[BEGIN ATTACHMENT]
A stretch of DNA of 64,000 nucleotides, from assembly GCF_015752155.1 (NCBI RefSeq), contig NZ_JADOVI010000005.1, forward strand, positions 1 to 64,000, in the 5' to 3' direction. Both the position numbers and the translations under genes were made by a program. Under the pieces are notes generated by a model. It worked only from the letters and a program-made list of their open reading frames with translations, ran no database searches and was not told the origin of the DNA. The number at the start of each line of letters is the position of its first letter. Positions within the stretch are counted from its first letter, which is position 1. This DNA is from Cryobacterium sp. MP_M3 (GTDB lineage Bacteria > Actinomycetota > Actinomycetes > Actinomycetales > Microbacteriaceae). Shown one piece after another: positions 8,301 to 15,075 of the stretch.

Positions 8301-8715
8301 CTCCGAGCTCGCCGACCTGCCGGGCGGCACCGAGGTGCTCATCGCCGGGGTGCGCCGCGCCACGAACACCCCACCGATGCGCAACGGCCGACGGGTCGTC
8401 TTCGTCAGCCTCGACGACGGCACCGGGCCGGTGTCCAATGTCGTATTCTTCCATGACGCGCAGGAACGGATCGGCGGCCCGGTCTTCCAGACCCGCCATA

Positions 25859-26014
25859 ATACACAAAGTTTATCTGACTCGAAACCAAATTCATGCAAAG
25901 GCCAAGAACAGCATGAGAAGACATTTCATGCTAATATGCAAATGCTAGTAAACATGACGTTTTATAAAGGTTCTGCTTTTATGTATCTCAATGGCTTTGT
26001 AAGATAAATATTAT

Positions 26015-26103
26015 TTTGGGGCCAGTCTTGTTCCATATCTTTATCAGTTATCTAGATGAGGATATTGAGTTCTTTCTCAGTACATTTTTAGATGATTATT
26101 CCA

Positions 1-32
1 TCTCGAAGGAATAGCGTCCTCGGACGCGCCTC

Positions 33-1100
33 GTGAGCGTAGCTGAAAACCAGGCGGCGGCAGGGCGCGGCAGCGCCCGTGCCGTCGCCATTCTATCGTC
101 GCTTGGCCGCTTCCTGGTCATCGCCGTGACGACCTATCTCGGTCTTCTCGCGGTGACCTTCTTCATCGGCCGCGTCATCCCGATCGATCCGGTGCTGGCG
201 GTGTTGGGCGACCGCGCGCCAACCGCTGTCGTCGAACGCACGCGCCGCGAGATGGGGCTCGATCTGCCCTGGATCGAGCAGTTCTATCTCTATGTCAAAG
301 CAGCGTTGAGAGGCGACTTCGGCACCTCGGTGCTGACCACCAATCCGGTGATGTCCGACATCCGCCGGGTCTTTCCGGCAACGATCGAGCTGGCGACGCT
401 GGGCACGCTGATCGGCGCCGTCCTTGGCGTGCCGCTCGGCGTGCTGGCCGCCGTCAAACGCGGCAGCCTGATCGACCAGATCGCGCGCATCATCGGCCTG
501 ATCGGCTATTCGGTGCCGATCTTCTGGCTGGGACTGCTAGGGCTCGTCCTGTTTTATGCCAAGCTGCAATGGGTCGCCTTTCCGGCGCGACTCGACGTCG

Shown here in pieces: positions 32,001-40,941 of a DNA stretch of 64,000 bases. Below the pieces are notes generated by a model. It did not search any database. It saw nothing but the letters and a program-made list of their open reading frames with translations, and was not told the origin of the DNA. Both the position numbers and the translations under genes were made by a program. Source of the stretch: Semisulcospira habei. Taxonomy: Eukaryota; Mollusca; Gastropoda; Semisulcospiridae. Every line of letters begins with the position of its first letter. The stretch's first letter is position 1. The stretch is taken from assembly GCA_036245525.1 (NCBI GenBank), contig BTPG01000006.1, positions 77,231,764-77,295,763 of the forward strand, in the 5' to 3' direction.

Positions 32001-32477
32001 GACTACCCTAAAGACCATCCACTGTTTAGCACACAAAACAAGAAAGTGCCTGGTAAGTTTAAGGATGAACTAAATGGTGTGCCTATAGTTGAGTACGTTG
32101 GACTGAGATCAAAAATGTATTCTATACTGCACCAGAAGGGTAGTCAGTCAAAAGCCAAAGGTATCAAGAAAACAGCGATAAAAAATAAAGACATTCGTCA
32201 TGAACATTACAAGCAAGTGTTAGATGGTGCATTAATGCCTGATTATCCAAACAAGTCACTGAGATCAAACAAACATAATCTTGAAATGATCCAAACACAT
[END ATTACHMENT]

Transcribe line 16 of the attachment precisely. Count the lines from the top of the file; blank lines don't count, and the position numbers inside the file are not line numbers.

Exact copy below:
101 GCTTGGCCGCTTCCTGGTCATCGCCGTGACGACCTATCTCGGTCTTCTCGCGGTGACCTTCTTCATCGGCCGCGTCATCCCGATCGATCCGGTGCTGGCG